Create a class Facebook groupYou may have already done this, as it’s probably the most common use of social media to engage with students. But, are you using it effectively? If students have joined in the group, but aren’t engaging in it, something’s got to change. Remember that most students will spend time on Facebook at home, and on their free time, so getting them to be a part of educational conversations is a way of keeping them interested in what they’re learning and being excited about it. Remember that it doesn’t always have to be 100% educational. Have some fun with the page – ask your students a riddle related to the topic at hand, share a funny Science Cat meme or something else that will make them laugh. It’s an easy way to get their attention, perhaps get them talking a little bit and inject just a little bit of learning. If students come across information that they think would be of value to others in the classroom, invite them to share links within the group. Giving extra credit for these sorts of things will definitely encourage students to get out there and do some searching. When you want to get their heads back in the classroom topics, ask them a question that they’re able to think about and try to answer over the weekend, then have them come into class on Monday morning with their answers. Facebook can be an incredible resource if you use it properly because students are going to go there regardless and they are already well versed in how to navigate the platform.
Blog homework assignmentsInvite a little healthy competition into the learning process by asking each student to submit assignments via blogging, instead of in print. Each student will be able to see what their peers have done, adding a little bit of competitiveness that will help push students forward. Team projects can be done in much the same way. Educators should also have their own blog, where they can post topics for discussion that students are able to comment on and start a dialogue. This is also a great resource for students who missed a class to catch up on past lecture notes. If you need some ideas for engaging blog topics, the experts at UK Top Writers can help you generate a great list to draw from.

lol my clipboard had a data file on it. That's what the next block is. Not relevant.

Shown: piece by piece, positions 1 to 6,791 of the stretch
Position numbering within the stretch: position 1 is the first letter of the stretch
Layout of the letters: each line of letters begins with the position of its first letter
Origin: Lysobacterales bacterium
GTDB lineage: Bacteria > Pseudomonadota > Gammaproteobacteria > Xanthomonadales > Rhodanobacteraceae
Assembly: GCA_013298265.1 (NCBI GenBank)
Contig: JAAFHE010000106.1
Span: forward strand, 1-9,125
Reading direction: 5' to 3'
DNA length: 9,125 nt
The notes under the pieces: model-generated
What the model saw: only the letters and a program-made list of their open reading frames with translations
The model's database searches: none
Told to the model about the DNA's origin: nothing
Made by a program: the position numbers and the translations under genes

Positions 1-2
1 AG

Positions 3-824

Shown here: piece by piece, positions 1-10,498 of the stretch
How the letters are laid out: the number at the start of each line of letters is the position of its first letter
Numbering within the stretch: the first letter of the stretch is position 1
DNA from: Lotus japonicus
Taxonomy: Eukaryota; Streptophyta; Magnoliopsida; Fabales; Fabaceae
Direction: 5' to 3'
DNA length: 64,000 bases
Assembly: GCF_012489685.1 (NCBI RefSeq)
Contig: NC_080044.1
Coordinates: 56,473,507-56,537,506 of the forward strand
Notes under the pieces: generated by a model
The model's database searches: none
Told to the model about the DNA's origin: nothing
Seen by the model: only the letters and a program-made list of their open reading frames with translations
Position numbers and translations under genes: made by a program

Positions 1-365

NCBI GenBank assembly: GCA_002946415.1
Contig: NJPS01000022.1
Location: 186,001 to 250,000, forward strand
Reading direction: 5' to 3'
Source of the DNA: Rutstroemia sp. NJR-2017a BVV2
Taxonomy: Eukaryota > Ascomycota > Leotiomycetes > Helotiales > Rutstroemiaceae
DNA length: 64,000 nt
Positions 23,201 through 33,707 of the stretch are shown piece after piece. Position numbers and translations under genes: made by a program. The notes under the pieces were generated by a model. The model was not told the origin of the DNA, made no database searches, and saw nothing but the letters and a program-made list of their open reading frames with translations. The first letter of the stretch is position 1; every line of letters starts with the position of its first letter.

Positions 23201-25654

Twitter can be both fun and educationalAlthough Twitter is generally seen as a fun platform for interacting, that doesn’t necessarily make it a bad one to engage in learning. Create hashtags related to the topics you’re discussing and challenge students to find the most interesting information related to that topic, using the hashtag to label it. The added benefit of this type of research and learning is that students can see what they’re learning about in the classroom being applied in real life. So much learning is already being done online, at institutions such as Ashford, so why not draw on what they are already doing and add an online component to your in-person class time.
Pin great resources on PinterestKeeping your browser’s bookmarks organized can be challenging. Plus, you aren’t able to directly see all of the things your fellow students or teacher has bookmarked. Setting up a Pinterest page helps you keep those resources clearly organized and easy to find. Access them anywhere, from any device at any time. If your students are in need of some writing resources, State of Writing is a great place to start for information on all aspects of writing. Pinterest is also filled with interesting resources and informational content. Just by searching for your topic, you’re likely going to find a number of things you wouldn’t have found elsewhere. Sharing your pinned boards with students is simple, and if you ask them to create their own boards, you can get a good idea of what they are most interested in. If you know what you’re doing, you can definitely make great use out of these popular social media outlets, and turn them into wonderful tools for learning in and out of the classroom. Although you will need to invest a little more time into creating and keeping these tools updated, the returns you see will be well worth the work.